DUSHANBE, March 17, 2011, Asia-Plus  -- Operations carried out in Afghanistan have not yet yielded the anticipated results, the Collective Security treaty Organization Secretary General Nikolai Bordyuzha stated in Dushanbe yesterday at a meeting of the CSTO Working Group on Afghanistan.

According to him, there are many negative trends connected with surge in extremist activity in Afghanistan.  “Among them are infiltration of extremist groups into our nations, especially the Central Asian countries, periodic armed skirmishes on the border, first of all on the Tajik-Afghan border as well as ideological influence of Islamic fundamentalists based in Afghanistan on the populations of our countries,” Bordyuzha noted.

A two-day meeting of the CSTO Working Group on Afghanistan is concluding in the Tajik capital today.  The meeting participants include representatives from all CSTO member nations, except Uzbekistan.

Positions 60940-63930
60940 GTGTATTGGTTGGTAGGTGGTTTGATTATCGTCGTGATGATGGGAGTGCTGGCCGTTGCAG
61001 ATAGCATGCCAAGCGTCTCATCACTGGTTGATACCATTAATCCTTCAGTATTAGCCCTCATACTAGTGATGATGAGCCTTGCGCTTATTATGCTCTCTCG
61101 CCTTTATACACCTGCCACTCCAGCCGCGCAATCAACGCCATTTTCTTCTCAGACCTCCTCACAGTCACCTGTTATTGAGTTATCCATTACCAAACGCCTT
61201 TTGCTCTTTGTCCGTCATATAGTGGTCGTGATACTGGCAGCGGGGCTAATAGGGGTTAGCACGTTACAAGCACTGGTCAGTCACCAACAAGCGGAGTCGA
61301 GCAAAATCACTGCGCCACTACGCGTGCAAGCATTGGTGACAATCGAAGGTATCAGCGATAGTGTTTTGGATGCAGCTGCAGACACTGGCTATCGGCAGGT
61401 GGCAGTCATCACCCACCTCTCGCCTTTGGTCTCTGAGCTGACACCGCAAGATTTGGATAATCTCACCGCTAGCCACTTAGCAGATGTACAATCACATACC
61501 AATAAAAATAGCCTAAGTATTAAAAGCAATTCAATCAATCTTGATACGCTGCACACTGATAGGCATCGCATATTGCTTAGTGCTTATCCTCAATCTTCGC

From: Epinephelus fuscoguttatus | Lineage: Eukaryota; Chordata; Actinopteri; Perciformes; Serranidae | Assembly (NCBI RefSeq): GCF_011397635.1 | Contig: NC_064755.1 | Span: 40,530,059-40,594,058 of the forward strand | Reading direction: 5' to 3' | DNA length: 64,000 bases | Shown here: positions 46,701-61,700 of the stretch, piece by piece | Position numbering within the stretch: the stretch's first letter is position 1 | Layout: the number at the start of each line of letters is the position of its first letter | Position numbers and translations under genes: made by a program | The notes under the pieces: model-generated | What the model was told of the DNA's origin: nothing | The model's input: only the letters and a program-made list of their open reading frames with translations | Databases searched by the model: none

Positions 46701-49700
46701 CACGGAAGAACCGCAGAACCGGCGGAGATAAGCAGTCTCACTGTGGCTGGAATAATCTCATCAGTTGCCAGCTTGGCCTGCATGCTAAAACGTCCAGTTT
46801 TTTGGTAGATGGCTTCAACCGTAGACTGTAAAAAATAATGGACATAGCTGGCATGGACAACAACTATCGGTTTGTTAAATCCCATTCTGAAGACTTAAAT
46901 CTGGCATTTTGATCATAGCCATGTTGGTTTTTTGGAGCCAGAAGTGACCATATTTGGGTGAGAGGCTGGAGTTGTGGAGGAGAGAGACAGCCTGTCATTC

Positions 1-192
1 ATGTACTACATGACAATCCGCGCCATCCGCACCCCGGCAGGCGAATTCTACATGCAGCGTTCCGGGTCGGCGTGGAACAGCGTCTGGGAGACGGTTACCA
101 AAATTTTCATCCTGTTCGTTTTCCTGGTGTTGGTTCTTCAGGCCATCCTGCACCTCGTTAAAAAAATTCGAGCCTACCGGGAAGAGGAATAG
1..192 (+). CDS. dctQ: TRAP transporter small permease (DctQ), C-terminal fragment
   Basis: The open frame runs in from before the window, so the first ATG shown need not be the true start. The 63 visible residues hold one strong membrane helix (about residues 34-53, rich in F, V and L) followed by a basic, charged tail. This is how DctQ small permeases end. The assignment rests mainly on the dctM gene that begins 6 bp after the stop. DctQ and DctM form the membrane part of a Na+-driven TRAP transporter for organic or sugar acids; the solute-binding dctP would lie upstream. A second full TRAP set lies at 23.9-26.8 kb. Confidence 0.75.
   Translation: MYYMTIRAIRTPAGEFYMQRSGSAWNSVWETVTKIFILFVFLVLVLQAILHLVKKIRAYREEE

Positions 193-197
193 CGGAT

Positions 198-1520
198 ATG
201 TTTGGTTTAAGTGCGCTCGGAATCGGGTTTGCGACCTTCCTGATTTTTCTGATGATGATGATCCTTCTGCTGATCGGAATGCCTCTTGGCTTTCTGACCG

The Collective Security Treaty Organization now groups Armenia, Belarus, Kazakhstan, Kyrgyzstan, Russia, Tajikistan and Uzbekistan.

The regional security organization was initially formed in 1992 for a five-year period by the members of the CIS Collective Security Treaty (CST) -- Armenia, Kazakhstan, Kyrgyzstan, Russia, Tajikistan, and Uzbekistan, which were joined by Azerbaijan, Georgia, and Belarus the following year.  A 1994 treaty reaffirmed the desire of all participating states to abstain from the use or threat of force," and prevented signatories from joining any other military alliances or other groups of states directed against members states.  The CST was then extended for another five-year term in April 1999, and was signed by the presidents of Armenia, Belarus, Kazakhstan, Kyrgyzstan, Russia, and Tajikistan.  In October 2002, the group was renamed as the CSTO.  Uzbekistan joined the Organization in 2006.